Boni Filipino Street Food offers diners a streamlined taste of Bonifacio

This efficient and generally strong-performing spinoff features a small menu of rice-based bowls, kebabs, spring rolls and tropical soft drinks

G.A. Benton
Chili garlic shrimp bowl with lumpia at Boni Filipino Street Food in the Budd Dairy Food Hall

Immediately after bemoaning the recent closure of two beloved restaurants — G.Michael’s Bistro & Bar and Wildflower Cafe — a friend and I moved on to the broader topic of the local dining scene in general. The continuing pandemic has clearly affected things in ways it may take years to fully digest, we mutually proclaimed as only two sages cradling beverages in a semi-reputable establishment can mutually proclaim. 

Addressing the situation further, my pal suggested that the kind of traditional, order-and-linger restaurants he tends to prefer might be fading away. “It’s like everybody wants to eat at Budd Dairy,” he said. 

Although exaggerating for effect, he raised a good point about the seat-yourself, eat-and-go oriented, trendy Italian Village food hall with multiple food stalls, which is owned and operated by Cameron Mitchell Restaurants. 

Here’s another good point about Budd Dairy: It inhabits the only preserved-and-restored big old charming building in town that offers free parking, three bars, numerous outdoor eating spaces, plus quickly served and generally delicious Filipino-style fare prepared by a woman-owned eatery. 

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That owner is Krizzia Yanga and the eatery is Boni Filipino Street Food. As its name will convey to ear-to-the-ground chowhounds, Boni is a scaled-down offshoot of Bonifacio in Grandview, Yanga’s fashionable flagship restaurant.

Just as “Boni” is a shortened version of Bonifacio, the younger sibling’s menu is considerably smaller than Bonifacio’s. Boni’s offerings basically amount to four rice-based bowls, spring rolls, a few kebabs and some tropical drinks (one is a standout, which I’ll get to later). 

Don’t expect Boni’s streamlined dishes to display the attractive plating and sophistication for which Bonifacio is known. But do expect them to offer lively colors, flavors and textures. Oh, and plenty of garlic.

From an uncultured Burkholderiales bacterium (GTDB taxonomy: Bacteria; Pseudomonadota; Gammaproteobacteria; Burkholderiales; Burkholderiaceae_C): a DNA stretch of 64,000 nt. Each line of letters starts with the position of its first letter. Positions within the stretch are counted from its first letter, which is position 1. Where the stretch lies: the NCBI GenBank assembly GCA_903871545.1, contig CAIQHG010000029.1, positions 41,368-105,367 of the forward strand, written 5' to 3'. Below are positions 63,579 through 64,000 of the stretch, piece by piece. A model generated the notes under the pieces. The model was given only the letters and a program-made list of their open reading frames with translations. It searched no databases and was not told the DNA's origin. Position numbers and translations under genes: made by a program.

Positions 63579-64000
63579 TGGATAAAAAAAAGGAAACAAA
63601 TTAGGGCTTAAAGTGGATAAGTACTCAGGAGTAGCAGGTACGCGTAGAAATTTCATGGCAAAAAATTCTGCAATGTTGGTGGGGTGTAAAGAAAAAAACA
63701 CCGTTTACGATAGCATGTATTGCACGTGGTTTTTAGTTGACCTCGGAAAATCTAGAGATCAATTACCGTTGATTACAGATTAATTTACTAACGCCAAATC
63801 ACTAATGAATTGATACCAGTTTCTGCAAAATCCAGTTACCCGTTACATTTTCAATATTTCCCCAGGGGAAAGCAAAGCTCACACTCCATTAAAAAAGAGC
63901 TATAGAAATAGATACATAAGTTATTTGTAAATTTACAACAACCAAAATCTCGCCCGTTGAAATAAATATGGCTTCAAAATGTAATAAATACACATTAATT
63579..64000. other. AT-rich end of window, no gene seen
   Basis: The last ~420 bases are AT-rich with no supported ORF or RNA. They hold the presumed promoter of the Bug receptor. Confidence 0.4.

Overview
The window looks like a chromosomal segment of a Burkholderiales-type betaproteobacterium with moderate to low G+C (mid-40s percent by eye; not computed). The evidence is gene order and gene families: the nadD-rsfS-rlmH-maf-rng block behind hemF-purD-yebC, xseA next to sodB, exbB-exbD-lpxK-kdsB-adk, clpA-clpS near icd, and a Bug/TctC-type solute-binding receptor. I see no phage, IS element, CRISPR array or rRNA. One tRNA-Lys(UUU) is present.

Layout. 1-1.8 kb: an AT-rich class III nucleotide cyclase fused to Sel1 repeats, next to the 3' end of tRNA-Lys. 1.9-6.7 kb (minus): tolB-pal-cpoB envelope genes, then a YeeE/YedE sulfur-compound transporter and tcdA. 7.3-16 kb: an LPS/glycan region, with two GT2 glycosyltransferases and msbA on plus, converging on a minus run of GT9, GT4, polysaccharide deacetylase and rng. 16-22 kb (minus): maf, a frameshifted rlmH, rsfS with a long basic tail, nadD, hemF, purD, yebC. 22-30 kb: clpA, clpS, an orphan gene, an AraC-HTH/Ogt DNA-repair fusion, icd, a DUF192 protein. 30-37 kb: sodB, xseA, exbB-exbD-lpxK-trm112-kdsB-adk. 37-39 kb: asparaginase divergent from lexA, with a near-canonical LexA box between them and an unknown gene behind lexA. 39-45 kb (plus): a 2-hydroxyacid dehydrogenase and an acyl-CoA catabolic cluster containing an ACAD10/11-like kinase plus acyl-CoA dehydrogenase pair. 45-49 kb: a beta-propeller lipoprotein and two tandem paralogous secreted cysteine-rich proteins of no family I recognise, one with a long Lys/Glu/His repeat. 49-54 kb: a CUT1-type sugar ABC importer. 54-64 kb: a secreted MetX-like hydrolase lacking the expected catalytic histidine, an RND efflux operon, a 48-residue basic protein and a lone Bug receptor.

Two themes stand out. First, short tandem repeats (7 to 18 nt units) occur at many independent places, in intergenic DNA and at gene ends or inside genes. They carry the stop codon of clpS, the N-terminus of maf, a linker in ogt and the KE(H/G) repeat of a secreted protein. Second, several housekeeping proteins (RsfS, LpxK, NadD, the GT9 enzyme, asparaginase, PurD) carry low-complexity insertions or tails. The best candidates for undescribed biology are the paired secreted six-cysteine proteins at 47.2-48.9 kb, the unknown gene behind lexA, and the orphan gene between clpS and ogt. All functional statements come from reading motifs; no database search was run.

The foundation of every bowl is rice yellowed by annatto and accented with toasted garlic. Customers then have two garnishing approaches to choose from: market style, featuring a loose, red-cabbage-based slaw, plus a salad of appealingly smoke-scented corn and tomatoes; and street style (my strongly preferred option, it’s $1 more than market style), featuring crinkly and addictive fried bok choy leaves, atchara (think Filipino sauerkraut made with unripe papaya), cornick (brittle, fun-to-crunch Filipino corn nuts) and hot sauce. 

Diners can expect some variability in bowl components and proportions. Uncredited cilantro, scallions or roasted red peppers might show up, and the market-style slaw might be virtually undressed or, preferably, enlivened by a pesto-like sauce. 

A choice of four proteins contributes heft. My favorites were the smoky, grilled chile-garlic shrimp ($14 for a market style bowl; $15 for street style) and the soy-and-vinegar-flavored, stewed dark meat chicken adobo ($12 and $13). Still, I’d gladly gobble another bowl assembled with the grilled pork-belly segments ($13 and $14) or the crunchy deep-fried tofu cubes ($12 and $13) drizzled with a sweet Thai-style chile sauce.

Longanisa at Boni Filipino Street Food in the Budd Dairy Food Hall

Boni’s kebabs — aka “sticks” (two come per order) — all tasted good, too. And except for the lemongrass-scented but somewhat dry and not-served-warm-enough chicken inasal ($8), they exhibited fine grilling techniques. Sausage fans and garlic lovers — I qualify — will enjoy the sweet longanisa ($8) with crispy garnishes. The likewise garnish-happy crispy bok choy ($6) is worth any difficulty it takes to nibble unwieldy, wooden-stick-speared leaves.  

Whether filled with veggies or spiced pork essentially mashed into a paste, the crispy lumpia — Filipino spring rolls ($3.50 for two) — are quite easy to eat. They go down even easier while sipping nutty and mildly sweet coconut water ($6) through a straw. 

At Boni, this nutrient-rich thin liquid is presented in the actual coconut, which is opened to order by a member of the super-friendly staff using a mallet and a special tool. Where else in town but Boni at Budd Dairy are you going to get a healthful, refreshing drink served as entertainingly as that? 

Chicken adobo bowl with lumpia along with bok choy skewers, coconut drink and chili garlic shrimp bowl at Boni Filipino Street Food in the Budd Dairy Food Hall

Boni Filipino Street Food

Budd Dairy Food Hall

1086 N. Fourth St., Italian Village